3. #3
    Birthright Developer irdeggman's Avatar
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    Be careful not to have the NPC advisors 'spoil' the players. Don't give them too much information, ensure that they use domain actions when appropriate and 'think for themselves' They may come to rely on the "I'll just go to the next room and ask my advisor" instead of seeking out someone who knows what they want to find out.

    One of the worst times I've ever had (and so did my fellow players) was when the DM ran more NPCs in an adventuring party than there were PCs. It was basically the DM playing his own game with the rest of us along for the ride. Bad planning and challenge management.

    It is a fine line to tread when determining how many and how to utilize NPS, especially when it comes to Birthright, what with Advisors and Lts. Good luck in your attempt to keep the balance.
    Duane Eggert

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    Thanks for the tip!! That's definitely something inexperienced DMs need to watch for. I've been running a campaign for 10 years now though, so I got it covered. Balancing is something dynamic that you gotta keep your eye on for sure.

    No worries though... I'm new at BR but my players expect me to play lots of different personalities, and I'm a pretty good voice actor to boot. It's hard to explain, but sometimes it's the backdrop of so many characters that makes the PCs unique. They choose their friends and enemies not just based on alignment or even on their actions... but often on how much they like their personality.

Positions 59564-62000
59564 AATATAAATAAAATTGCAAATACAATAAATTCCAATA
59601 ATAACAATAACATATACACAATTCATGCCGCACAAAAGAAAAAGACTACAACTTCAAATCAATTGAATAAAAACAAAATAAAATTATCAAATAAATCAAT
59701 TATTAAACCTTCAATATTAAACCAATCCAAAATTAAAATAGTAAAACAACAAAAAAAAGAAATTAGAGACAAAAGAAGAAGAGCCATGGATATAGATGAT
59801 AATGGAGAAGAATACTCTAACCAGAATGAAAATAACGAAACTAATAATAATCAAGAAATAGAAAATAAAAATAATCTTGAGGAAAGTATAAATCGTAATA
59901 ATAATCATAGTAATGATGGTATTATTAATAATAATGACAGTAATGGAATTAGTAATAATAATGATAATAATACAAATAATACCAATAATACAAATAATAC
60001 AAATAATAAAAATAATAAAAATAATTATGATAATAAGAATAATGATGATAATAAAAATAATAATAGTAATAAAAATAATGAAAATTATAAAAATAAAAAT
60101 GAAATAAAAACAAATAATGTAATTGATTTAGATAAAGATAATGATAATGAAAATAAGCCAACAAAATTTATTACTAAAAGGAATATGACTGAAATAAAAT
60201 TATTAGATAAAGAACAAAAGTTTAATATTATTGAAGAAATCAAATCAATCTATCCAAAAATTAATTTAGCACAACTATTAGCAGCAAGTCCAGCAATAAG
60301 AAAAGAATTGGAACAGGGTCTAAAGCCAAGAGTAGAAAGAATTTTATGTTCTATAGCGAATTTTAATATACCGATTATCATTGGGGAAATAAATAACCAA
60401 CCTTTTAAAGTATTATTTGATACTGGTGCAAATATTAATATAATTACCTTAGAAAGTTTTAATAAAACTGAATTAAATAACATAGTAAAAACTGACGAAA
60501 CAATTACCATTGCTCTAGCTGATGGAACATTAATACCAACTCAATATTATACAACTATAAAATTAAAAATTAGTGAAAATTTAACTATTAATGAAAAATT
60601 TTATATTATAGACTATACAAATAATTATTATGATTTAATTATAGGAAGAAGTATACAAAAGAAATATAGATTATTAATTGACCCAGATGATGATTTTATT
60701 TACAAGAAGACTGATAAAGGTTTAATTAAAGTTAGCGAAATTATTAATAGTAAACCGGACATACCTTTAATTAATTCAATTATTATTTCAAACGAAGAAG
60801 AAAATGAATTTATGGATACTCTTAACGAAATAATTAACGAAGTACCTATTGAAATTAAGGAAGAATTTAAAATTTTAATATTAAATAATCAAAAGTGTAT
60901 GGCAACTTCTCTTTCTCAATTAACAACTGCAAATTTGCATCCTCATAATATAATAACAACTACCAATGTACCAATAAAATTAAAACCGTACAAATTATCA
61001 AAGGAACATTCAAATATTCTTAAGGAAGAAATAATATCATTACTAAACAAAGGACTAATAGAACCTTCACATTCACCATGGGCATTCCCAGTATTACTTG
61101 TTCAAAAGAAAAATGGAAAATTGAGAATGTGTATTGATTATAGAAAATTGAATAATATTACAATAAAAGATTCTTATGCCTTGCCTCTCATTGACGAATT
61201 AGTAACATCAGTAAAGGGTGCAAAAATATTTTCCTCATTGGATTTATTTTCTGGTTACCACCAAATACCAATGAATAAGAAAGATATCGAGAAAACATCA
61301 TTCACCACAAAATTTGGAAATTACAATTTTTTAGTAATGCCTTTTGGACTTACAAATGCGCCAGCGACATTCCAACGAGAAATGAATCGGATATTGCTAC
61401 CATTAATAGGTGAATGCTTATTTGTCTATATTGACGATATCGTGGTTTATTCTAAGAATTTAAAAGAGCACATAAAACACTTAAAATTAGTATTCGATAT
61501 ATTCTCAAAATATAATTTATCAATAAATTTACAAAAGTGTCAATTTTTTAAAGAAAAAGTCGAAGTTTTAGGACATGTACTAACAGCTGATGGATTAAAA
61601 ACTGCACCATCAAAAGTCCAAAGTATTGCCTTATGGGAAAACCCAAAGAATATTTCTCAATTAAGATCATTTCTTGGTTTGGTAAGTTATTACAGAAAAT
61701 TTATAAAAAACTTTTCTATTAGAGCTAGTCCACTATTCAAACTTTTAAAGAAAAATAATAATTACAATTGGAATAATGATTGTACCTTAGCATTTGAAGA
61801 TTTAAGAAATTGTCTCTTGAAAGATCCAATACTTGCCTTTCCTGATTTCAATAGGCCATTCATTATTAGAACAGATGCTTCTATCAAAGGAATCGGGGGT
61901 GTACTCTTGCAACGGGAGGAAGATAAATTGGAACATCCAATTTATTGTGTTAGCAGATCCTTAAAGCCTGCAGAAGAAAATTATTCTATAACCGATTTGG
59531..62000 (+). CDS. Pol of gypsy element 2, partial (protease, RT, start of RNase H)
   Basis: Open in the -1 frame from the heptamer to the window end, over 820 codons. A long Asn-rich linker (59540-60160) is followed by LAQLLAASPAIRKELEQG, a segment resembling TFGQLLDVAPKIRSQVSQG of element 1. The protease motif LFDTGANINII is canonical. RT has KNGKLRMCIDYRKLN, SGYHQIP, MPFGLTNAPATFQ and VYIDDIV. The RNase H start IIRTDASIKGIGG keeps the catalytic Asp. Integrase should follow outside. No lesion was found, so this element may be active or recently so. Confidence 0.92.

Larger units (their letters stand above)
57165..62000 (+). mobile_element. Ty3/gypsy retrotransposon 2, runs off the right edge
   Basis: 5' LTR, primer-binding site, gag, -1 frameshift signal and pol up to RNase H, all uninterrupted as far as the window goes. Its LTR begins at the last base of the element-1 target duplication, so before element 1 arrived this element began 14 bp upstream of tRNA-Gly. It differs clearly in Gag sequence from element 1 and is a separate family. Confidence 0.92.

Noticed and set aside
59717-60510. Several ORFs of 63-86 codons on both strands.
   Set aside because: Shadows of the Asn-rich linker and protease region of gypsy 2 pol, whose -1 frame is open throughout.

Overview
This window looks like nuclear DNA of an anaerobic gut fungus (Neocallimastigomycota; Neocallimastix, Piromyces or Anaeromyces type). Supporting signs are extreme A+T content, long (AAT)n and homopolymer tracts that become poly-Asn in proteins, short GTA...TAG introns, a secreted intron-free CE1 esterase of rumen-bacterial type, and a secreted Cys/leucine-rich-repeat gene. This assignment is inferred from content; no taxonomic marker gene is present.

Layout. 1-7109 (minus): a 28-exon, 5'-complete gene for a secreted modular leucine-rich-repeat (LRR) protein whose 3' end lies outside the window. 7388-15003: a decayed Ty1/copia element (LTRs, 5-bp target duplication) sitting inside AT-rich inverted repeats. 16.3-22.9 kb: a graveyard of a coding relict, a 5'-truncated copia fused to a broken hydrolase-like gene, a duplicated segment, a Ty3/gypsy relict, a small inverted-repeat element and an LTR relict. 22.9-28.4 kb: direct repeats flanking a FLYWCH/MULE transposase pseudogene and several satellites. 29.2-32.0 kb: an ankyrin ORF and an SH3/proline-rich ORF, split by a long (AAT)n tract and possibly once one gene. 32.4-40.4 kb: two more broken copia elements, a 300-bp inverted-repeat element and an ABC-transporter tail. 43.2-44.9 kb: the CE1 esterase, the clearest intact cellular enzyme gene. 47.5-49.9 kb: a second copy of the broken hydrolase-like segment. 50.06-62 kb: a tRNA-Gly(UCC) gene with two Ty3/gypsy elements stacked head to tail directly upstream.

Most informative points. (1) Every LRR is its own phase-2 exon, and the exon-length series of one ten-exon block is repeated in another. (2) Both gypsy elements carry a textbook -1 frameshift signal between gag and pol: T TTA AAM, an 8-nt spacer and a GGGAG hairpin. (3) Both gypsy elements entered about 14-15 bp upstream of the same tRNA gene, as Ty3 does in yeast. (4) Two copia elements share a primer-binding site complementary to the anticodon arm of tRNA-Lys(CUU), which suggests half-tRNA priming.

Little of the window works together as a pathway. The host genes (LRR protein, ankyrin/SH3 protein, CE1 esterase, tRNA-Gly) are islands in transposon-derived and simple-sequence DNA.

Carpe DM

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    Site Moderator kgauck's Avatar
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    ----- Original Message -----

    From: "camelotcrusade" <brnetboard@BIRTHRIGHT.NET>

    Sent: Thursday, January 15, 2004 12:19 PM





    > As the DM, I interact with my players primarily by having 4 advisers

    > who are ever present in the court. The PCs are the regent and her

    > lieutenants.



    I used a very similar set-up in my previous BR campaign, which was on the

    high king model, with one player the royal and the other PC`s as his

    friends. I found it worked exceedingly well.



    In my current campaign, the king is an NPC, and now the PC`s have grown to

    occupy some of the more important roles in the kingdom as Chamberlain,

    Marshal, and Eorl. Of the other two primary PC`s, one is a count in

    Talinie, and one holds the title of Golden Baugh, as second to the Archdruid

    of Stjordvik.



    Part of the key to having so many important PC`s, is to have them be as much